The Provençal way of life is one that’s deeply tempting for anyone who’s been feeling the need to get away from it all. This is a place where the Mediterranean weather turns fields of corn and lavender into picture-perfect backdrops, where you can sip your locally bought wine and enjoy the landscapes before heading out and tackling them head-on with a range of great activities for families, groups of friends and adventurous foodies. Better yet, our range of villas in Provence and chateaux and holiday homes in the Côte d’Azur make the perfect base to explore this enchanting region!

Provence - Cote d'Azur - Travel Guide Practical Tips


Why Visit

There’s a good reason why the Provence-Alpes-Côte d’Azur region is popular among fashionistas and film stars. Firstly, there are the impossibly blue seas that give the Côte d’Azur its name, then there are the glamorous towns that overlook them. Yet the size and diversity of this region make it a destination for all kinds of travellers, not just yacht owners. The mountains in the north promise action-filled holidays while the inland towns and cities like Arles, Marseilles and Avignon overflow with culture and history. Perhaps the best news for anyone considering a holiday to Provence-Alps is that that any experience here is sure to include mouth-watering cuisine and exquisite wine.

The Typical Sights of the Provence-Alpes-Côte d’Azur region

  • The Côte d’Azur – Take a drive down this famously glamorous coastline and visit St Tropez, Cannes, Nice, Monaco and Monte Carlo.
  • Pont du Gard – Stand beneath the giant arches of this immaculately preserved viaduct.
  • Notre Dame Basilica – Enjoy the views from this iconic hilltop cathedral, which sits above Marseilles.
  • La Croisette – Keep your eyes peeled for stars sunning themselves on Cannes beaches.
  • Avignon – Explore historic streets, Roman ruins and a papal palace.
  • Daluis and Verdon Gorges – Follow winding roads along the ‘Grand Canyon of Provence’.
  • Luberon – Cycle through the lavender fields of inland Provence-Alps.
  • Cassis – Explore the beautiful cliffs and winemaking pedigree (crème de cassis isn’t made here though!)
  • Les Baux-de-Provence – A beautiful village set on a rocky outcrop and topped with a ruined castle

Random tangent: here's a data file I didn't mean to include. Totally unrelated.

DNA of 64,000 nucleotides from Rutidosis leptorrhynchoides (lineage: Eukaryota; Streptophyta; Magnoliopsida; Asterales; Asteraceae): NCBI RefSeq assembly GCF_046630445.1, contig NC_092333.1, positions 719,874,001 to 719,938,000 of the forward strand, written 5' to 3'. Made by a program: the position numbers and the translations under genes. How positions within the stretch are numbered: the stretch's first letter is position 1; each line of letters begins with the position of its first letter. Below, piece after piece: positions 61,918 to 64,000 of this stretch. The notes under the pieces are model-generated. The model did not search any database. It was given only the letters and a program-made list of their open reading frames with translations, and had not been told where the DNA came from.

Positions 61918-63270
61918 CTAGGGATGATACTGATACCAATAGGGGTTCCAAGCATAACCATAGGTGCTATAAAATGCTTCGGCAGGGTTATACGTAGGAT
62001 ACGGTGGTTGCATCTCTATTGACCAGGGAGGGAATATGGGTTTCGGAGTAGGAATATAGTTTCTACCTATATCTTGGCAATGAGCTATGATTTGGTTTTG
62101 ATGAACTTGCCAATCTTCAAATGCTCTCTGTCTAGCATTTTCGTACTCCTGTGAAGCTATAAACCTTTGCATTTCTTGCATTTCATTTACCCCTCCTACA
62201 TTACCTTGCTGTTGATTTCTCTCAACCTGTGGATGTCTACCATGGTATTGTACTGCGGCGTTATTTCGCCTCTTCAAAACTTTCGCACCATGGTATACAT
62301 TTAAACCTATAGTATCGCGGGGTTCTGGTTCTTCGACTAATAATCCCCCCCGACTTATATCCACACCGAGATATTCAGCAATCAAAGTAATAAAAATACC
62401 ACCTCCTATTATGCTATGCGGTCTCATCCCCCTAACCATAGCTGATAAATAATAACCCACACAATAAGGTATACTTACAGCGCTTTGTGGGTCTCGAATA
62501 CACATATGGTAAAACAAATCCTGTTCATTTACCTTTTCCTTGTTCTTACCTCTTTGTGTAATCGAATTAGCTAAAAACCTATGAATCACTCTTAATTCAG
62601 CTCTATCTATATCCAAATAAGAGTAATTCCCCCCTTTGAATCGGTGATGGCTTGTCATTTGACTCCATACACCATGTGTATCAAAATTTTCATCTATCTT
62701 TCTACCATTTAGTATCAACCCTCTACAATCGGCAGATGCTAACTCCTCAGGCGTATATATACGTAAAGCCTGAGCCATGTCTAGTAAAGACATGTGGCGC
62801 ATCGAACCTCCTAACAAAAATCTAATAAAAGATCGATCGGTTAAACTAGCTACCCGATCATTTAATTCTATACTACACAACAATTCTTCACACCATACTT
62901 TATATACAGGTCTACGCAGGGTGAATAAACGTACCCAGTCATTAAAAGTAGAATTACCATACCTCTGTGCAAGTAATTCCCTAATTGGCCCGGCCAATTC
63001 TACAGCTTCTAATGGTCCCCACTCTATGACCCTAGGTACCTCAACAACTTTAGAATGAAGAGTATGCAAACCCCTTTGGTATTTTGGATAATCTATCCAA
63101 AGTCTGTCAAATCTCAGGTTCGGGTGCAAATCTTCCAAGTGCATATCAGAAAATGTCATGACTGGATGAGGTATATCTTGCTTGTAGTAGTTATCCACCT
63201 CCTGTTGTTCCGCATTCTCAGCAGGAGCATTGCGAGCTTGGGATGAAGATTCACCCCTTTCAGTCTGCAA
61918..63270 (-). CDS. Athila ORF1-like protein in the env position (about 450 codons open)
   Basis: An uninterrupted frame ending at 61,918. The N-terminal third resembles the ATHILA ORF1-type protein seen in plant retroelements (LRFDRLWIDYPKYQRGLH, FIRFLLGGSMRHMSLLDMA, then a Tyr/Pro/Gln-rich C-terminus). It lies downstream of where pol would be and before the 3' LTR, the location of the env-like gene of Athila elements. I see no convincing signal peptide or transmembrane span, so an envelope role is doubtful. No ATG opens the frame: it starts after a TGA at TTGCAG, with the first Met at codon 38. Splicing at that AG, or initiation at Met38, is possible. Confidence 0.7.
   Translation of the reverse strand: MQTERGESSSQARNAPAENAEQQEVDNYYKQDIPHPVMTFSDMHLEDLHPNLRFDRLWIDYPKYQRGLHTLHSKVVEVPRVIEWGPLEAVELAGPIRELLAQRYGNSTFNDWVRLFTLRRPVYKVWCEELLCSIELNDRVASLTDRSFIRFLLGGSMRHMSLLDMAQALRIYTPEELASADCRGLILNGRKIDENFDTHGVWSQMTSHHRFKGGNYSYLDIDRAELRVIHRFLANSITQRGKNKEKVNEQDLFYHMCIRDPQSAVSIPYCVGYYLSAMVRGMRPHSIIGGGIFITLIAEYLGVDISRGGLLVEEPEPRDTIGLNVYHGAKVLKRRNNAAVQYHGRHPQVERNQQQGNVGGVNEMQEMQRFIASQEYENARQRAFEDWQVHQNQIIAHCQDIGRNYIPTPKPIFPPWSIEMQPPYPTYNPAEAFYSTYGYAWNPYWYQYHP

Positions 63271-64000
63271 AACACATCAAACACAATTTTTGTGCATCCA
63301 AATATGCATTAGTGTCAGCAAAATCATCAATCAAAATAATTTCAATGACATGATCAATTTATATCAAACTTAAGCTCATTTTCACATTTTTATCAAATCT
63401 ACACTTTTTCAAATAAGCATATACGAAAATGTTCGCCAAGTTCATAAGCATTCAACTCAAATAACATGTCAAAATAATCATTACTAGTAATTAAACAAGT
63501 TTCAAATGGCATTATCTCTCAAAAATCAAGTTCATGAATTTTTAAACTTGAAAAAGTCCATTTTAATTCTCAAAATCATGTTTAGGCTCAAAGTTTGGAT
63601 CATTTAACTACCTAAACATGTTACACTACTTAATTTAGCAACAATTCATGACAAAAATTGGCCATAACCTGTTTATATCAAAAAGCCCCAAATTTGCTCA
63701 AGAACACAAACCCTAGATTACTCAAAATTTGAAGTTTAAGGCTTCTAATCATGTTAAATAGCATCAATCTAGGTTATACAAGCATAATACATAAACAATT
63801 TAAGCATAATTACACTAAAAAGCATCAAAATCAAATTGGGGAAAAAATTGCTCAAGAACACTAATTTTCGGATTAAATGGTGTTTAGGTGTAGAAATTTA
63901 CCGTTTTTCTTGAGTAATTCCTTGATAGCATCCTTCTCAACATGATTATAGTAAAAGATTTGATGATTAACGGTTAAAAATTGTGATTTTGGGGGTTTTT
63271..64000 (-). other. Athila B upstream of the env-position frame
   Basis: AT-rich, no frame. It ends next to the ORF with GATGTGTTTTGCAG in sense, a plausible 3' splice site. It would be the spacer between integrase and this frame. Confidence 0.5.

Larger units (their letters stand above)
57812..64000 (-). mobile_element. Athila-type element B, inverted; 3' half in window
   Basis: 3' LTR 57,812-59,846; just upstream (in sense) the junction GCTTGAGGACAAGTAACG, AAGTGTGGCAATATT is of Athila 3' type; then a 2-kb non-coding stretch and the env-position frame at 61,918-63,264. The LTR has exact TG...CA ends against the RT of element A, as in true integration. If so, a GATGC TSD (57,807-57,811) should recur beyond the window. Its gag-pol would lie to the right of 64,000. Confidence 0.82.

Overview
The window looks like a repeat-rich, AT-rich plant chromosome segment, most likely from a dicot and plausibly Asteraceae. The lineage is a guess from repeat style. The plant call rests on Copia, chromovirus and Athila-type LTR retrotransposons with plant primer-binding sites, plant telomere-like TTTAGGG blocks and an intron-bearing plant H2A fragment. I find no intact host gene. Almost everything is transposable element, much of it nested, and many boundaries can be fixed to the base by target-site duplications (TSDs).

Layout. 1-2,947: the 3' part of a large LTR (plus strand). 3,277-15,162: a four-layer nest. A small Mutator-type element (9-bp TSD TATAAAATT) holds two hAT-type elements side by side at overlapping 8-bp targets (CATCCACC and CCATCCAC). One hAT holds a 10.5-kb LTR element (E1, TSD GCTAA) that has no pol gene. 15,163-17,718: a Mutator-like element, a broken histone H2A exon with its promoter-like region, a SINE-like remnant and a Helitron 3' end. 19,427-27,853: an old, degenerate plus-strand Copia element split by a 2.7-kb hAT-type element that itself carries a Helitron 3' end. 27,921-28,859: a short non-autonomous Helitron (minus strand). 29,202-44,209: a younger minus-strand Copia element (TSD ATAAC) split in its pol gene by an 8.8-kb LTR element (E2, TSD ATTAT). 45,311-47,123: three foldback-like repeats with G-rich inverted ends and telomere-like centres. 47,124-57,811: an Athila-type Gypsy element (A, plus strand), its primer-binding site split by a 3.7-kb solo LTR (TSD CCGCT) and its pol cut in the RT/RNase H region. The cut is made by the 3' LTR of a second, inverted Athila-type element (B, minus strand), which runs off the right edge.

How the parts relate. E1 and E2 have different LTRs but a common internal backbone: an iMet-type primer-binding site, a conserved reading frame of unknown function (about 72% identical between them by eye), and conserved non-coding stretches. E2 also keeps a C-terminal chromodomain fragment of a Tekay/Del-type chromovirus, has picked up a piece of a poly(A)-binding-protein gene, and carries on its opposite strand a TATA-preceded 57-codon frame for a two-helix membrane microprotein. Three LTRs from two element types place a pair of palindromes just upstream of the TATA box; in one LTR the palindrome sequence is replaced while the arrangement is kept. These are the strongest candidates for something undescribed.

• Cap-Ferrat – A glamorous and exclusive town rich in history and culture
  • Antibes – The museums here include ones dedicated to Picasso, Napoleon and even Absinthe.

Read More: A week itinerary for the Côte d’Azur – Your perfect holiday in the French Riviera

Provence & the Côte d'Azur Travel Guide

When to Visit

The Mediterranean coastline becomes undeniably busy in summer as sun-seekers flock to the sandy shores, however that’s also when it’s at its hottest. Temperatures can easily reach 40 degrees Celsius in the middle of the day, so arm yourself with sunscreen and copious amounts of water. Unless you are a hardened cinéphile, okay with long queues and manic crowds, Cannes in May should probably be avoided as the film festival takes over the town. Head to the beaches in June and September, when the weather is still warm and dry but without the large crowds of high summer.

Inland the climate becomes milder and the attractions become quieter, and the region’s iconic lavender also comes into bloom during summer. In winter, the mountains are covered in snow from November to March and places like Briançon take on a magical atmosphere.


Getting Around

  • By train: The TGV system – an abbreviation that literally stands for ‘really fast trains’ – is the best way to get into the region from elsewhere in France. For travel within Provence-Alps, check the SNCF website for regular journeys between towns. And if you travel from the UK, Eurostar is a fantastic option to avoid the airport hassle. Find all about how to travel to the South of France by Eurostar in this blog.
  • By bike: Cycling can be one of the most invigorating way of exploring the dramatic countryside, and See Provence collates all the bike rental companies in the region. Bike sharing has taken off in a big way in towns such as Avignon, Marseilles and Nice.
  • By car: Hire a car for unrestricted access to Provence-Alps. This will allow you to travel unabated and take diversions into whichever town takes your fancy. Comparison sites like Easy Car pit rental firms against each other for the best deals.